The mold determines the contours of a die cast part and affects its properties.
Excerpt from the Spotlight Metal March 2019 article by Isabell Page.
Die casting is a forming process for the mass production of, parts made from aluminum, magnesium, and their alloys. The casting process takes place in die casting machines which are divided in hot chamber and cold chamber die casting machines. The main difference is that in hot chamber casting machines the container with the molten metal is located inside the machine, while in the other case the container is placed outside the machine. In both types of machines, the molten metal is pressed from a casting chamber through one or more casting channels into the cavity of a permanent steel mold where it takes the shape of the die and solidifies. These die casting molds consist of two halves so the cast part can be removed from the mold. The feed-side mold half is mounted on a fixed plate on the rigid side of the die casting machine, while the ejector-side mold half is mounted on a movable plate placed on the other side. Before closing, the halves are sprayed with a release agent so that later the cast part can be easily released from the mold and the plates do not overheat. Depending on the size of cast parts, up to 300 casting cycles per hour can be carried out.
When the mold is closed, the melt is pressed into the mold under a pressure of up to 1,200 bar, achieving maximum mold filling speeds of 150 m/s (540 km/h) . High closing and clamping forces are required to press the mold halves against each other and keep the molds closed: up to 8,000 kN (800 t) in hot chamber die casting machines and up to 45,000 kN (4,500 t) in cold chamber die casting machines. By using such high forces, large-sized cast parts can be manufactured. Concerning material and design, the molds that are used for this purpose must be designed in such a way that they can permanently withstand the loads related to the large melt quantities. When the metal has solidified, the mold halves open and the cast part is ejected by bolts or removed by a robot and conveyed for further processing.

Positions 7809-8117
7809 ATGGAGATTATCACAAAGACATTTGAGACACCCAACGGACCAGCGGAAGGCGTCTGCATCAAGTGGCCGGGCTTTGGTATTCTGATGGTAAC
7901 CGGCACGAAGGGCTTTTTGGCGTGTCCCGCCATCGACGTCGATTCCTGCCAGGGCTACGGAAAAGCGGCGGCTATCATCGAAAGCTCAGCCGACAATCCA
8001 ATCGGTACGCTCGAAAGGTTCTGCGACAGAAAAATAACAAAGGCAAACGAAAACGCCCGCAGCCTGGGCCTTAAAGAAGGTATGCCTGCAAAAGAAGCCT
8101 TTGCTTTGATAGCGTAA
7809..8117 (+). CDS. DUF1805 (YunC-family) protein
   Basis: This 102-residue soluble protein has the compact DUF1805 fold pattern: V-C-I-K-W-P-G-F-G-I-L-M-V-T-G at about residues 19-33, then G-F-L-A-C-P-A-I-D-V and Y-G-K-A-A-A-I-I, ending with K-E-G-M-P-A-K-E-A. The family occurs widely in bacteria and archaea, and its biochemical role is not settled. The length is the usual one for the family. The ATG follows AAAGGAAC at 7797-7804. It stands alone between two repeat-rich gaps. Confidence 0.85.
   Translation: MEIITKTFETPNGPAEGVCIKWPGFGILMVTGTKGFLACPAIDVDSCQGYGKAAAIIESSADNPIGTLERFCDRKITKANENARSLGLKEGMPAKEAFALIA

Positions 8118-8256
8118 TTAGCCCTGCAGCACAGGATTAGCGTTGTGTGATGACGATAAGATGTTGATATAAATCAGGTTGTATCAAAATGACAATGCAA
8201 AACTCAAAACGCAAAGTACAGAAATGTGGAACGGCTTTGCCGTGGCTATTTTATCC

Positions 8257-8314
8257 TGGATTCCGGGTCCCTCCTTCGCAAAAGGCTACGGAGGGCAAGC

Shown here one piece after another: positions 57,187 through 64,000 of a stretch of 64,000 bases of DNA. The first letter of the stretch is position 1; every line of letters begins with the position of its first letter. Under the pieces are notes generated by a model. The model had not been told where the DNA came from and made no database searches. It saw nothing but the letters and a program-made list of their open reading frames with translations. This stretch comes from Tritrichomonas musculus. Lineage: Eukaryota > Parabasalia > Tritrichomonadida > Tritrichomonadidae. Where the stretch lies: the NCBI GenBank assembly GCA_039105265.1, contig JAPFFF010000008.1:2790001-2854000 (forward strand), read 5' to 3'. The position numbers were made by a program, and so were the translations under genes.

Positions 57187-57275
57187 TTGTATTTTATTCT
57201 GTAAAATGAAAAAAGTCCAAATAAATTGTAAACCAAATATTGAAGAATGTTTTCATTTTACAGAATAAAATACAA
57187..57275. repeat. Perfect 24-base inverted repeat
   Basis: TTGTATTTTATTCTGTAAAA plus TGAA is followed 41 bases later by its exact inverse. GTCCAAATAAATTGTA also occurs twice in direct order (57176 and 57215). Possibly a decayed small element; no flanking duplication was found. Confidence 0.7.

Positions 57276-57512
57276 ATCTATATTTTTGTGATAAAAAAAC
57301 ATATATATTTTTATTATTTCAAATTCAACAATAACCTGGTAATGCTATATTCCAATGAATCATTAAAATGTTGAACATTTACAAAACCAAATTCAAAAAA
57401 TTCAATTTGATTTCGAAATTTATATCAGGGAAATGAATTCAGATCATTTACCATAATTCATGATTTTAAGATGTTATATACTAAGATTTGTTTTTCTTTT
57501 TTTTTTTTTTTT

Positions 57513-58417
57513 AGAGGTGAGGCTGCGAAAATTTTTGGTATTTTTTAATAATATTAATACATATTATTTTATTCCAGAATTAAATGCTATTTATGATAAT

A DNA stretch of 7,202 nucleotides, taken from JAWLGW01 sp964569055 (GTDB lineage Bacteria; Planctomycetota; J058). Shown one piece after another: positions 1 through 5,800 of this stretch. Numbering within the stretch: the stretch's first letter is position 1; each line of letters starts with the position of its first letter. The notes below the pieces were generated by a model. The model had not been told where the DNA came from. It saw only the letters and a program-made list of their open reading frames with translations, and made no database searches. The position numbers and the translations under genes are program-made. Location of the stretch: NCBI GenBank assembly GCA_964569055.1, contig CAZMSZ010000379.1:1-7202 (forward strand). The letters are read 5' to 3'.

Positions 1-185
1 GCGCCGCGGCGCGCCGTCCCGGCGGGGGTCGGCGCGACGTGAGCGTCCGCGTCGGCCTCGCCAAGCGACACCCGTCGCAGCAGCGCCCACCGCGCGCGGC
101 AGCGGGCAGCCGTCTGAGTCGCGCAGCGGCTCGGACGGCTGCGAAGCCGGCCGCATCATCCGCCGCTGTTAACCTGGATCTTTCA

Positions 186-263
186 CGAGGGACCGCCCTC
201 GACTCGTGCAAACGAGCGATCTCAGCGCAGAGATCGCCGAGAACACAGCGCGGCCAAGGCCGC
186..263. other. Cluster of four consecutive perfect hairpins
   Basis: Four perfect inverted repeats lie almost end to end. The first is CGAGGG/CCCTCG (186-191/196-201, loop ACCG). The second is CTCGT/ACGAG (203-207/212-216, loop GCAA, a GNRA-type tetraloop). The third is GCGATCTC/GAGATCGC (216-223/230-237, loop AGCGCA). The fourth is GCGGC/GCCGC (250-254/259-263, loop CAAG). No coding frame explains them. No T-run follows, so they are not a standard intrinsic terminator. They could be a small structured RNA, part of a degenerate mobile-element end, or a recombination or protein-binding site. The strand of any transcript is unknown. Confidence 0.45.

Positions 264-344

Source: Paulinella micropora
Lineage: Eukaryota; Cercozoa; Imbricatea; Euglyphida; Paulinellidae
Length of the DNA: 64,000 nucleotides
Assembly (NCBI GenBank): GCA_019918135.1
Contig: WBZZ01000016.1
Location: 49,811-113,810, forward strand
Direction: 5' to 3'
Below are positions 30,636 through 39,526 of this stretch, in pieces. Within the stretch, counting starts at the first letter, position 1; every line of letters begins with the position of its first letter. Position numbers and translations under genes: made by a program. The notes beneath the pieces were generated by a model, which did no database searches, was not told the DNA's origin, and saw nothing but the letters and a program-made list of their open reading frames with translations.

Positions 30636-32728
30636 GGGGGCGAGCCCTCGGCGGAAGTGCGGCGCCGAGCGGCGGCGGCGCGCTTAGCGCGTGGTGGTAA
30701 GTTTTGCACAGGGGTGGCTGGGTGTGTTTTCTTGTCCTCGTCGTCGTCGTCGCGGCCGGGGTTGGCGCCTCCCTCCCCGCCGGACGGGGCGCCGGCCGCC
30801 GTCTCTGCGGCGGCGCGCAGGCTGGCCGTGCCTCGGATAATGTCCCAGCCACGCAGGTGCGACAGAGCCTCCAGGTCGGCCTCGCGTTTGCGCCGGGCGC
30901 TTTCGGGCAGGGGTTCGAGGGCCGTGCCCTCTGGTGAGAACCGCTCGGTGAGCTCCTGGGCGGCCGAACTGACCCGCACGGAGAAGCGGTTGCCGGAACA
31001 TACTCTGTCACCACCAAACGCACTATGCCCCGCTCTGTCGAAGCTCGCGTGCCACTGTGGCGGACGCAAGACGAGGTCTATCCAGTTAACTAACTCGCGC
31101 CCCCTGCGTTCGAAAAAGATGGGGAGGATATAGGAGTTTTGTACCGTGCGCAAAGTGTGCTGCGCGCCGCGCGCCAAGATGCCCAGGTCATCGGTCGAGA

High Performance Steels
A central issue regarding the die casting process is the mold. It determines the contours that have to be transferred to the cast part and should also enable the cast part to solidify as quickly as possible. In this way, the formation of a fine-grained microstructure is promoted, which is beneficial to the casting quality. In order to achieve optimal cooling, the molds are cooled in certain parts. Another effect is that the production time is shortened, which provides economic advantages. The design of die casting tools is described in the standard DIN 16760-1 . The tools used in the die casting process are inevitably exposed to high thermal and mechanical loads and must be able to withstand them permanently. For example, molds for zinc die casting reach service lives of 500,000 to 2 million cycles. In order to achieve such performances, the die casting tools, which besides the above mentioned molds, include mold inserts, cores, slides and ejectors, are made of high-strength hot-work steels such as X40CrMoV5-1 (1.2344) or special materials, for example hard metals. Properties that play a very important role in these tools are high wear resistance, high ductility, high heat resistance, high hot tearing and hot wear resistance and good thermal conductivity. When choosing the materials, their technological properties, the design of the tools, their heat treatment and last but not least the complex interactions between the tools and the metal to be cast must be considered. For this purpose, the manufacturers and suppliers of the appropriate steels offer informative brochures and consulting services .